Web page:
The periodical as place, as archive The magazine, as defined by Gwen Allen, is “a type of periodical: it is issued at regular intervals, and exists serially across a span of time.”23 Its temporality is determined by recurrence and innovation, as each consecutive issue is replaced by a new one. In “Art Periodicals Today: Historically Considered,” Octavian Eşanu and Angela Harutyunyan explain that the term “periodical”­ – as something that implies “duration and iteration, but also pauses, or writing in time as in the German word Zeitschrift­ – is suggestive of a temporality punctuated by short intervals during which the conditions of autonomy of the modern subject are renegotiated.”24 It is implied that, by nature, the magazine is a medium in continuous flux and evolution. Its constant evolution and its periodicity defines the magazine’s transient, “ephemeral” character, which is the very feature that allows it to be constantly updated and in direct contact with the present, and with our contemporaneity, which Geoff Cox and Jacob Lund have defined as “the coming together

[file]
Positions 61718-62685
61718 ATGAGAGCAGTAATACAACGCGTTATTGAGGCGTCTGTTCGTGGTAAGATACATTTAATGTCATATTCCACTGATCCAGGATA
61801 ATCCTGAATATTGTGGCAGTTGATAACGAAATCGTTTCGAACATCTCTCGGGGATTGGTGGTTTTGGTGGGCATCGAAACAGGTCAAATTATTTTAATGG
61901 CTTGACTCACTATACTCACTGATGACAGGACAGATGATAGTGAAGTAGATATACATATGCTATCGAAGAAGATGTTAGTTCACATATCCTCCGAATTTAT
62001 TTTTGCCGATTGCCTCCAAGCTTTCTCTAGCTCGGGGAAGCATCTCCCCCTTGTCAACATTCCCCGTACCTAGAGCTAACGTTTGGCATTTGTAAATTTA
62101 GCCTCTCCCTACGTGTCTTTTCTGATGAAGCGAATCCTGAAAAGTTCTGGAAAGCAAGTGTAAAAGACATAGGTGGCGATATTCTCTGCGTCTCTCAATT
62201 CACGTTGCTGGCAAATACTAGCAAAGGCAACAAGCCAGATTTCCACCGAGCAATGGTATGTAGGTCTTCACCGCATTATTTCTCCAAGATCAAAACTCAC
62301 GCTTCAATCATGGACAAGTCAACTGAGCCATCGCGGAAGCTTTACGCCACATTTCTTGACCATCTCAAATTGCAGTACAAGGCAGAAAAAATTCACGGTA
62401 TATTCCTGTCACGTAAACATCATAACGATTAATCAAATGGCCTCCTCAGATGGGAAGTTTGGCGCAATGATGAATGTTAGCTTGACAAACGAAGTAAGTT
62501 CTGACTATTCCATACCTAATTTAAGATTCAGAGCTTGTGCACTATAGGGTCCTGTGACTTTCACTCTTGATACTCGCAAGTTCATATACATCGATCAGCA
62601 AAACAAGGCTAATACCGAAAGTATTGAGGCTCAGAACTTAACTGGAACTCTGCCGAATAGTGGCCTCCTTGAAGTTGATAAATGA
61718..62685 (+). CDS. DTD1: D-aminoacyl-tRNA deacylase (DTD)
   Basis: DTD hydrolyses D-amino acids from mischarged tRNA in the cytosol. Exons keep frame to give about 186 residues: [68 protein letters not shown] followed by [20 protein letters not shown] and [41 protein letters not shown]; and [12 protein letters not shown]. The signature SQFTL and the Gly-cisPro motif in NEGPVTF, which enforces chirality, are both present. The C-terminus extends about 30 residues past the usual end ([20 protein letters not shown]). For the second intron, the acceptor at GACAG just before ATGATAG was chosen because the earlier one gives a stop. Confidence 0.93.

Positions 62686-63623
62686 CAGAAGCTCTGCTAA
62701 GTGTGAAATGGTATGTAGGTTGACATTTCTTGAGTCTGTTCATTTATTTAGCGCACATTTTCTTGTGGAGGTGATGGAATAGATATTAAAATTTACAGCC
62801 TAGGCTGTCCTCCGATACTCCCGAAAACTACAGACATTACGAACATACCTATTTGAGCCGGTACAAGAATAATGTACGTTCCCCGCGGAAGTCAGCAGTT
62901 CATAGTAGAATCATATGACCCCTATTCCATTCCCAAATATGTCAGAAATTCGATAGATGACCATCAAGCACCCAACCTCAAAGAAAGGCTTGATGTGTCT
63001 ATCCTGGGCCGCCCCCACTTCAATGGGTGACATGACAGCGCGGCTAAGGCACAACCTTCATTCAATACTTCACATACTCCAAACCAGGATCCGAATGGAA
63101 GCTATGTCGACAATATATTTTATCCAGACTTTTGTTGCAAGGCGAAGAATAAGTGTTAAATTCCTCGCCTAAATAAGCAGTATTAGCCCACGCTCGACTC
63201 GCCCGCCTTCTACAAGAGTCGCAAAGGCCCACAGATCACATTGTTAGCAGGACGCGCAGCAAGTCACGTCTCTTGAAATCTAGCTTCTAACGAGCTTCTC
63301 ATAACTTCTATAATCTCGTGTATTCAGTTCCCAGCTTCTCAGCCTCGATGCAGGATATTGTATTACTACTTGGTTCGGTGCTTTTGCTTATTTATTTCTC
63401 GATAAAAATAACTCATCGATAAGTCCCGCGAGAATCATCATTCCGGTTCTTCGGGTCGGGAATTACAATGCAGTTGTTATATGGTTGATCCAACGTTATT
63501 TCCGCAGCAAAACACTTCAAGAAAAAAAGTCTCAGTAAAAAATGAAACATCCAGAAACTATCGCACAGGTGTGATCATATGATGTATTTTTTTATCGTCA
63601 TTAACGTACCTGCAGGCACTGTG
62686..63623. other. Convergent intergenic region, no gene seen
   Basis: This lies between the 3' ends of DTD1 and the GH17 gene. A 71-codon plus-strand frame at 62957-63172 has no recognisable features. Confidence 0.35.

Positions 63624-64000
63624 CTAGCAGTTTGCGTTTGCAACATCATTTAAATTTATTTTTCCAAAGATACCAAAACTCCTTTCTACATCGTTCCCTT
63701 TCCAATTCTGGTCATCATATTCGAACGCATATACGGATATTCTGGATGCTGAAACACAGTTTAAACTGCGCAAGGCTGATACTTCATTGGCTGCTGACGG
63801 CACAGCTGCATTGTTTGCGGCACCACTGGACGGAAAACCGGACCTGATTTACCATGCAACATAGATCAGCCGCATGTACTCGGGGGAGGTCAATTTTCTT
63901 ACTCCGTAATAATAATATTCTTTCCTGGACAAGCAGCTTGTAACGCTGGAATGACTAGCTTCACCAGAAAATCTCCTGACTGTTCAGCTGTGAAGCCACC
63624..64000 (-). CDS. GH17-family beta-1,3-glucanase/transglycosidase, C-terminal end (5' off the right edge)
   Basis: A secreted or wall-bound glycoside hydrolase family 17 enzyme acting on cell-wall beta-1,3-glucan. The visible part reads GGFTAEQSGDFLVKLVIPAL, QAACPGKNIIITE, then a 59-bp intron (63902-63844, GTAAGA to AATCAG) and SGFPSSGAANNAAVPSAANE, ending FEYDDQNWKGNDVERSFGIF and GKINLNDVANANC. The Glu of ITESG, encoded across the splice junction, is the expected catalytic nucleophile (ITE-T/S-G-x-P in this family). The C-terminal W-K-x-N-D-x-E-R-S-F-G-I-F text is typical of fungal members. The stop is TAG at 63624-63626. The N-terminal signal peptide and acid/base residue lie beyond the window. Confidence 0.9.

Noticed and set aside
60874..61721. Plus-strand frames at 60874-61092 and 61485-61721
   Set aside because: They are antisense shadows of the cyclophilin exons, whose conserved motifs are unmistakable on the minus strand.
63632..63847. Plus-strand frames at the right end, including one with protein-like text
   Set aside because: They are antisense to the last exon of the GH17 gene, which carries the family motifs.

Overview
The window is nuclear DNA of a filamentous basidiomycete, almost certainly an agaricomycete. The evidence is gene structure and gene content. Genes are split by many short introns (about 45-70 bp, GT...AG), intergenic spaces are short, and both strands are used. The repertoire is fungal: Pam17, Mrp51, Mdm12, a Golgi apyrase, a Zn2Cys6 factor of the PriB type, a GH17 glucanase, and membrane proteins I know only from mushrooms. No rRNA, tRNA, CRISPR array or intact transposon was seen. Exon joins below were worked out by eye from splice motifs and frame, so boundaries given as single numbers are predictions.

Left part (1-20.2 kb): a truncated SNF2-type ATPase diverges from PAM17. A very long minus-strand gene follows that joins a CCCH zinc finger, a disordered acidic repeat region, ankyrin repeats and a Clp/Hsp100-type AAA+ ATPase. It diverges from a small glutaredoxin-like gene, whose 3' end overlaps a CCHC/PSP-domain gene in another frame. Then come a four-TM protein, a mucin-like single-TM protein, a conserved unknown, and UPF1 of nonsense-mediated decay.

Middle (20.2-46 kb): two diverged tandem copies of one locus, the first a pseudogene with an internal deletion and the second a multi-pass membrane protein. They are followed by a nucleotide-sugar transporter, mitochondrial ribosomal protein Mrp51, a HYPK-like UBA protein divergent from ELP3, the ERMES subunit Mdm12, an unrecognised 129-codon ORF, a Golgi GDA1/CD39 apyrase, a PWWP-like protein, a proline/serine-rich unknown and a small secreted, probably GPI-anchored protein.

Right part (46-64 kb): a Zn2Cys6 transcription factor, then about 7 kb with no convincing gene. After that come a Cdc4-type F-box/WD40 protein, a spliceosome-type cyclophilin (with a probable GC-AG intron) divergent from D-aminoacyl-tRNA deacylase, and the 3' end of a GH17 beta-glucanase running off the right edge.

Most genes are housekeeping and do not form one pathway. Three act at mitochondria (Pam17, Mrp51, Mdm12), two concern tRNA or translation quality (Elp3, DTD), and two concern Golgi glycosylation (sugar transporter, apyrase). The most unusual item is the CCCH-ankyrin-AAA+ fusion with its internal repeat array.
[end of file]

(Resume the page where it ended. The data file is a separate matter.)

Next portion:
Contemporary art magazines  159 of different, but equally ‘present’ temporalities or ‘times’”.25 Thus, the magazine’s transient character, as seen in the case of Parkett, leads one to question the modes of historicization of the magazine itself, the strategies for the defiance of its ephemerality in order to pursue its own historical legitimation. With Parkett, one strategy that has been identified is the design and the transformation of the magazine into a collectable and luxurious object. Other modes of self-­historicization and legitimation can be found in the magazines themselves, as they are the fundamental and primary sources of information about themselves, not only through the images and stories they edit and publish, or the evolution of the magazine from one issue to the next, but also through the ongoing conversation conducted on its pages over time.26 A magazine might also “self-­archive,” with the publication of an anthologized volume as a bound and printed collection of previously published matter, or create an online platform as digital archive. Cabinet offers such an example with its book publication, Curiosity and Method: Ten Years of Cabinet Magazine, a curated selection of previously published essays­ – some which had been deemed successful, others defined as “instructive failures.”27 Before entering into the specifics concerning the magazine’s archive, I would like to look at the etymology of the terms archive and magazine, as for instance, the latter came to take on the meaning of “periodical” only in the first half of the eighteenth century. The term derives from the fifteenth-­century French word magasin, meaning warehouse, depot, store, from the Italian magazzino, and from Arabic makhazin, plural of makhzan “storehouse,” and from khazana “to store up”­ – all terms essentially referring to a storehouse, or repository of documents, an “archive.” On the other hand the term archive derives from the Greek word arkhe ̄, meaning beginning or rule, and arkheion which refers to a house or domicile, or in the plural, to official documents, which, according to Sven Spieker, author of The Big Archive: Art from Bureaucracy, refers “both to a beginning or origin and to the specific place or location where archival documents are kept.”28 As the author of Digital Memory and the Archive, Wolfgang Ernst states, “in contemporary culture, for the first time, we are really living in an archive culture” and that there has never been “a culture more dynamically ‘archival’ than the present epoch.”29 Certainly, this archiving phenomenon may be also circumscribed within a collective anxiety to remember the amount of information and data we encounter on a daily basis. While the art magazine, as discussed above, guides us in determining what is contemporary art, the archive is the device that helps us remember that information. Thus, the archive, paradoxically, becomes the site in which so much information is held that it cannot all possibly be contained in memory, but is also a crucial instrument in ensuring that nothing will be forgotten or lost. Derrida describes this antithetical impulse in archiving, in the aptly titled Archive Fever, through the Freudian principles of destruction and conservation.30 The modernist identification of the archive envisions it as a site of accretion, in which the will to collect and to order is overtaken by its status as a space for imagination and creativity: “the archive is not representation, it is creative, and the naming of something as an archive is not the end, but the beginning of a debate.”31